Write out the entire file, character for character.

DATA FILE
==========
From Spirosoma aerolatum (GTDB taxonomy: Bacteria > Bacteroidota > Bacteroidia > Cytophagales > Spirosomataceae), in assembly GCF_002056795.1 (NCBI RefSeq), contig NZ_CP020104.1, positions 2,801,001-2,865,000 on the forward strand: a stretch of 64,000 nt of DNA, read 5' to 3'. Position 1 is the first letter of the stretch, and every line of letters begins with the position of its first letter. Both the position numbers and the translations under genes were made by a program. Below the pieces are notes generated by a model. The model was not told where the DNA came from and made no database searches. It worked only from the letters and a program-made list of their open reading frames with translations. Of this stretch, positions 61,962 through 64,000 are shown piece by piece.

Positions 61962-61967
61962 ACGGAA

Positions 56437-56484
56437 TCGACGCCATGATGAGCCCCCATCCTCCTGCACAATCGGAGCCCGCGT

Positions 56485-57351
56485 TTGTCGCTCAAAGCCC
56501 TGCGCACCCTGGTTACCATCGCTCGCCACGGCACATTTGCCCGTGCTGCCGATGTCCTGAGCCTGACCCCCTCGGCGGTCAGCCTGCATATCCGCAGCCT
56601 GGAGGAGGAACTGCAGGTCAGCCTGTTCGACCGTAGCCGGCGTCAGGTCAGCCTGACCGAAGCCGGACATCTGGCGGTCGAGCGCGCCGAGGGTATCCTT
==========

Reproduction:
From Spirosoma aerolatum (GTDB taxonomy: Bacteria > Bacteroidota > Bacteroidia > Cytophagales > Spirosomataceae), in assembly GCF_002056795.1 (NCBI RefSeq), contig NZ_CP020104.1, positions 2,801,001-2,865,000 on the forward strand: a stretch of 64,000 nt of DNA, read 5' to 3'. Position 1 is the first letter of the stretch, and every line of letters begins with the position of its first letter. Both the position numbers and the translations under genes were made by a program. Below the pieces are notes generated by a model. The model was not told where the DNA came from and made no database searches. It worked only from the letters and a program-made list of their open reading frames with translations. Of this stretch, positions 61,962 through 64,000 are shown piece by piece.

Positions 61962-61967
61962 ACGGAA

Positions 56437-56484
56437 TCGACGCCATGATGAGCCCCCATCCTCCTGCACAATCGGAGCCCGCGT

Positions 56485-57351
56485 TTGTCGCTCAAAGCCC
56501 TGCGCACCCTGGTTACCATCGCTCGCCACGGCACATTTGCCCGTGCTGCCGATGTCCTGAGCCTGACCCCCTCGGCGGTCAGCCTGCATATCCGCAGCCT
56601 GGAGGAGGAACTGCAGGTCAGCCTGTTCGACCGTAGCCGGCGTCAGGTCAGCCTGACCGAAGCCGGACATCTGGCGGTCGAGCGCGCCGAGGGTATCCTT